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Aid Effectiveness: Looking at the Aid-Social Capital-Growth Nexus

  • Mina Baliamoune-Lutz
  • George Mavrotas

The authors examine the impact of institutional quality and social capital on aid effectiveness. They find strong evidence that social capital and institutions enhance aid effectiveness. Moreover, once they account for the role of social capital and institutions, the impact of policies tends to disappear. These findings have important policy implications as they indicate that conditioning aid allocation on "good policies" may not lead to an optimal (or fair) allocation of aid, as countries with high social capital at the macrolevel could actually make good use of aid regardless of the quality of policy. This casts doubt on the conclusions in Burnside and Dollar (2000 ) and the policy lessons derived from their findings. Copyright 2009 UNU-WIDER. Journal compilation 2009 Blackwell Publishing Ltd.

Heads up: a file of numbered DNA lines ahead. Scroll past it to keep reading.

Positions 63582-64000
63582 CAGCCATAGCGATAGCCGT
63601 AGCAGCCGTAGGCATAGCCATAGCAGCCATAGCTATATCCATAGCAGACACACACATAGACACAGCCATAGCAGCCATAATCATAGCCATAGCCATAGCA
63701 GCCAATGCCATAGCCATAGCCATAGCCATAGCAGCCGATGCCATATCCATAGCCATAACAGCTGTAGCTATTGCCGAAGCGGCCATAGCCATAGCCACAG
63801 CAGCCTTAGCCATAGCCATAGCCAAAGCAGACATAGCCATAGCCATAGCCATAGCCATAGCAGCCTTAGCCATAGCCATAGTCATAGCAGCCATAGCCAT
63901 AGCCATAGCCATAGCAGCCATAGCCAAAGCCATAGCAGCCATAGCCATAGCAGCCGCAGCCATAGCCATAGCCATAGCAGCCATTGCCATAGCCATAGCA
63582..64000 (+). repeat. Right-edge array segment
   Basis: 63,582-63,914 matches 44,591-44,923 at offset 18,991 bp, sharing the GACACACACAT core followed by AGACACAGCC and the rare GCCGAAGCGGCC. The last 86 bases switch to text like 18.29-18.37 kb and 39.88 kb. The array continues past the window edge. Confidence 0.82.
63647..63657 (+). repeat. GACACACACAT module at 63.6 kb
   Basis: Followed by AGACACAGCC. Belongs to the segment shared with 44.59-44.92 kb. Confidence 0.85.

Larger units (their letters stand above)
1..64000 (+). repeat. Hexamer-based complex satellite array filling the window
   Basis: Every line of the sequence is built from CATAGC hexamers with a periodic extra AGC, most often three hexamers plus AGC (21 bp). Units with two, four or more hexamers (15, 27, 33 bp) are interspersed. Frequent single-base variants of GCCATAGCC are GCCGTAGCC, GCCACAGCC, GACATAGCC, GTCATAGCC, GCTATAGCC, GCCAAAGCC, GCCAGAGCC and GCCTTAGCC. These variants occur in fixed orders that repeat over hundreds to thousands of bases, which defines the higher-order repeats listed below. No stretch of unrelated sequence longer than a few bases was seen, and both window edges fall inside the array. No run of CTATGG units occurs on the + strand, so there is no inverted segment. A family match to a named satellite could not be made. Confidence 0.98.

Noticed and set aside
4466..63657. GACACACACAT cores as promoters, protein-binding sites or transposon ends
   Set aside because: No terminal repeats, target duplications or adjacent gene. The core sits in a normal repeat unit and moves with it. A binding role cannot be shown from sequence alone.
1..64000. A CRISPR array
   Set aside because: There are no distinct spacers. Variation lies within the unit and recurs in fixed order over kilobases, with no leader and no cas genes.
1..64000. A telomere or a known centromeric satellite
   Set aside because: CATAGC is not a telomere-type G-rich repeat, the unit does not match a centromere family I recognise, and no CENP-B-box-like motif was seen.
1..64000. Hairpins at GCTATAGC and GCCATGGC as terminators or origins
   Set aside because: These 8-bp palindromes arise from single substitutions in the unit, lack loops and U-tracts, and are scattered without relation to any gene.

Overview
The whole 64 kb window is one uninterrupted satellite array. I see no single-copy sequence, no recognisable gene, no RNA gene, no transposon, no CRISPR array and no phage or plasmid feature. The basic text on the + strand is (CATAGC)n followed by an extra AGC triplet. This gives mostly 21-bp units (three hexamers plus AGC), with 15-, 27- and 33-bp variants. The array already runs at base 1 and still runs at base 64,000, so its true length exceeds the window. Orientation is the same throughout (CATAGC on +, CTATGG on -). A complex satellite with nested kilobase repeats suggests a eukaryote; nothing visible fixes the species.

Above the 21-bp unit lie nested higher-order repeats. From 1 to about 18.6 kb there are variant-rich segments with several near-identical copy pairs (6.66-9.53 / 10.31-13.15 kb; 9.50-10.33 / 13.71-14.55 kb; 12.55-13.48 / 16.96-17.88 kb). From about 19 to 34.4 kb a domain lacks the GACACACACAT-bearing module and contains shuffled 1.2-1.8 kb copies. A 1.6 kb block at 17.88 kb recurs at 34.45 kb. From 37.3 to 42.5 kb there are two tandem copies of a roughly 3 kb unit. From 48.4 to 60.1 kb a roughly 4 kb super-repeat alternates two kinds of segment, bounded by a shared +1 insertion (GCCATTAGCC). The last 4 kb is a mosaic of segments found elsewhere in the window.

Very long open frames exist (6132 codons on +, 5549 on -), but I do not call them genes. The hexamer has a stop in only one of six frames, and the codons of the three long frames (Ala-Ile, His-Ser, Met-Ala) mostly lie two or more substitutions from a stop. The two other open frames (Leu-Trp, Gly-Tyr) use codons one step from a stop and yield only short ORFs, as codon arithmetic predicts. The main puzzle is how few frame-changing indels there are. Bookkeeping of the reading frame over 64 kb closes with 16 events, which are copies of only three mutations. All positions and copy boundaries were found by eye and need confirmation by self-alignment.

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Article provided by Wiley Blackwell in its journal Review of Development Economics.

Volume (Year): 13 (2009)
Issue (Month): s1 (08)
Pages: 510-525

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Handle: RePEc:bla:rdevec:v:13:y:2009:i:s1:p:510-525
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